With auto sales slowing, car shoppers are likely to find dealerships eager to move inventory over the Memorial Day weekend.
While the holiday always marks a big sales push, this year it comes as cars are sitting on dealer lots longer before getting sold. The average in April was 75 days, about 6% higher than last year, according to auto-research company Edmunds.
"The longer a car sits on a lot, the more it costs the dealer," said Matt Jones, senior consumer advice editor at Edmunds. "This is an opportunity for them to do some spring cleaning, and they'll be pushing cars."
Some of the best deals are expected on SUVs and trucks, which spent more time unsold than the average, Edmunds data show. In April, midsize SUVs took 76 days to sell, compared to 63 days a year earlier. For large SUVs, it was 82 days, compared to 68 days in April 2018.
While manufacturers are generally less generous with their discounts than they were a year ago, incentives are around for the Memorial Day sales push.
For example, Dodge is offering $4,250 off 2019 Caravans through June 3 and the 2019 Kia Sorento comes with discounts of $3,000 to $5,000 through July 1, according to Cars.com.
Nevertheless, consumers should expect overall higher prices on new cars. The average is $36,700, Edmunds data show. That's up from about $36,100 a year ago and $32,200 five years ago.
About 35% of new cars are priced below $30,000, compared with 54% in 2012, according to a recent Cox Automotive report.
At the same time, however, consumers have shifted their preference to pricier SUVs and pickup trucks and away from lower-cost sedans and smaller cars. Improved technology and safety features add to the price, as well.
And, consumers are stretching out the length of auto loans to afford new-car purchases: As of April, the average loan length was closing in on 70 months — two months shy of six years — up from about 66.5 months five years ago.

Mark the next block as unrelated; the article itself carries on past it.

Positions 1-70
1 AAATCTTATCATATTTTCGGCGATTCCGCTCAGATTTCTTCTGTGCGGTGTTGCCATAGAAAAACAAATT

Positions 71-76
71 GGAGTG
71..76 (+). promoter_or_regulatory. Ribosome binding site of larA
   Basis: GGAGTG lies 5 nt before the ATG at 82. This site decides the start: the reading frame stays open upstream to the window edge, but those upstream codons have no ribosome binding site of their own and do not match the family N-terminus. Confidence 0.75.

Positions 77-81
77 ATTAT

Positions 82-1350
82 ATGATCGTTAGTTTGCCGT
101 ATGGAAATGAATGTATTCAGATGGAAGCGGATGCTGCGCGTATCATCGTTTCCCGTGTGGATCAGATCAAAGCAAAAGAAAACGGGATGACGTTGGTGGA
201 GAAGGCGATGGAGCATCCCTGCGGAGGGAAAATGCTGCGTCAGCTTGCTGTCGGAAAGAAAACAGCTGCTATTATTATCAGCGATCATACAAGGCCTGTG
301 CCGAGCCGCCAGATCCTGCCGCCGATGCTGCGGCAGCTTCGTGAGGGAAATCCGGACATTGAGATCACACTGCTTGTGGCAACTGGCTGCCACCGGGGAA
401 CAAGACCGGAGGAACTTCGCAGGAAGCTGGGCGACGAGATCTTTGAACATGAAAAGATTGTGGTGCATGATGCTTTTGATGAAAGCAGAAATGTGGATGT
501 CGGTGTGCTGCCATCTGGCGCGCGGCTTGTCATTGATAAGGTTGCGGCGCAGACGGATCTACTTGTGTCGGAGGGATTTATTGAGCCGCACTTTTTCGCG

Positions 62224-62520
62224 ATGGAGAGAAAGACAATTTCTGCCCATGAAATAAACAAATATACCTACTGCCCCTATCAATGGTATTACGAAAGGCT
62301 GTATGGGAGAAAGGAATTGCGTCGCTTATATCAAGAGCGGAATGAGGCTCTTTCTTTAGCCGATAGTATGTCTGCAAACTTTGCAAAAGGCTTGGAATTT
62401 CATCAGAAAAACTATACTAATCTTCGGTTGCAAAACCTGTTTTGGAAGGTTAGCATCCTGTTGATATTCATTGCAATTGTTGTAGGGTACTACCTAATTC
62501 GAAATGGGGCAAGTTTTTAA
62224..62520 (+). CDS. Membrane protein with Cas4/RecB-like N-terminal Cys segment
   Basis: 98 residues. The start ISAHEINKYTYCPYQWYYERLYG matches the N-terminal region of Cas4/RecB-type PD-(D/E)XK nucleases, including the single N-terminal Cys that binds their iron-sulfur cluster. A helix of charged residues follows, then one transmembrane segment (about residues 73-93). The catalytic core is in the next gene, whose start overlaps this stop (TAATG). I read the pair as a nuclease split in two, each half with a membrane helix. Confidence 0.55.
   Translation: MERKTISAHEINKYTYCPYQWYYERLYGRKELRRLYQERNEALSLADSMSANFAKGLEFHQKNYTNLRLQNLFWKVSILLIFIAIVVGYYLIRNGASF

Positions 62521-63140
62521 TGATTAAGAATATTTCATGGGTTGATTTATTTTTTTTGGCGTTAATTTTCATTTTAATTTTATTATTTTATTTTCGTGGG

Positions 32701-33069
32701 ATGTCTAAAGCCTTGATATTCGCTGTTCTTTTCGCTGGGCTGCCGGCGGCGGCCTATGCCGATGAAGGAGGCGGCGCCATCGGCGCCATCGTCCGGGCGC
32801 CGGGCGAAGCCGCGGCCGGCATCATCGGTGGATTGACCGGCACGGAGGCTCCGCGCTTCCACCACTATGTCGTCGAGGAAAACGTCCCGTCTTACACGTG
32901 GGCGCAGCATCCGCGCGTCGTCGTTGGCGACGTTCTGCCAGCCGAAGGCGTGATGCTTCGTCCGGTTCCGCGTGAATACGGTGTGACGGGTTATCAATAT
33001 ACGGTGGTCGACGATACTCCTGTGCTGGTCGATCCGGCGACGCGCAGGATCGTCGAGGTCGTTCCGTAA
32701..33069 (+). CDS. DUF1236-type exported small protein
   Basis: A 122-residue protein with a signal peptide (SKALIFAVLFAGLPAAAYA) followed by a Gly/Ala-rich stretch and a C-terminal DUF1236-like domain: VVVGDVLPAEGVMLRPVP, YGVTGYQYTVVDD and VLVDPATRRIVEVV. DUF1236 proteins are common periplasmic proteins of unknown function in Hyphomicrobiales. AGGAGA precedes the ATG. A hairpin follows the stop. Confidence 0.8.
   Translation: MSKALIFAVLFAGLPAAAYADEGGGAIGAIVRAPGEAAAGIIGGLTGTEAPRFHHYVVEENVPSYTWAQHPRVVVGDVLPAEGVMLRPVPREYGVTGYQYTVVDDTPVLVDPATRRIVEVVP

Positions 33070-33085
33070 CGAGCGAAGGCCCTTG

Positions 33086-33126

If you do end up looking at a car that comes with a manufacturer's incentive, remember that negotiations with a dealership should be based on the reduced price, said Kelsey Mays, senior editor of Cars.com.
"That should be your starting point," Mays said. "That incentive is a factory-to-consumer discount when it's advertised by the manufacturer, so it's not costing the dealership anything."
Consumers also are likely to find deals on used cars, said Jones at Edmunds.
"So many leased cars are coming back to market that it's driving down the price of three-year-old cars," Jones said.
The price gap between new and 3-year-old used vehicles has been growing. Last year, buyers saved an average of $13,700 by choosing a used car instead of a new one, compared with about $11,400 in 2013.
Regardless of whether you're looking at a new or used car, here are some tips to help the buying process go smoothly.
It's worthwhile to do some research online before buying. If you have any flexibility, you might discover a great deal on a car similar to the one you were thinking about.
You also might find a difference in price among local dealerships on the same car. Or, you might find a dealership that has a special deal going — say, picking up the sales tax on your purchase — that could reduce your overall cost.
Unless paying with cash, you should get preapproved for a loan from a bank or credit union. While there's no obligation to use the preapproval, you'll at least be armed with a comparison when the dealership offers its loan terms.
"If what a dealer can offer beats your preapproval, then great," Jones said. "If not, you still have the preapproved loan with the better interest rate."
Generally speaking, the better your credit score, the better terms you'll get.
Make sure you're armed with all the documents you'll need to complete a sale: your driver's license, the title and registration for your existing car (if you're trading it in), and proof of insurance.
If you are making a down payment, call the dealership ahead of time to find out what forms of payment are accepted.
Once you get to the nitty-gritty of a deal, you might be offered an optional feature or service contract, such as an extended warranty.
Make sure you do the math before you sign on the dotted line — not only to understand the extra monthly cost, but also to know what you would pay over the life of the loan for the add-on.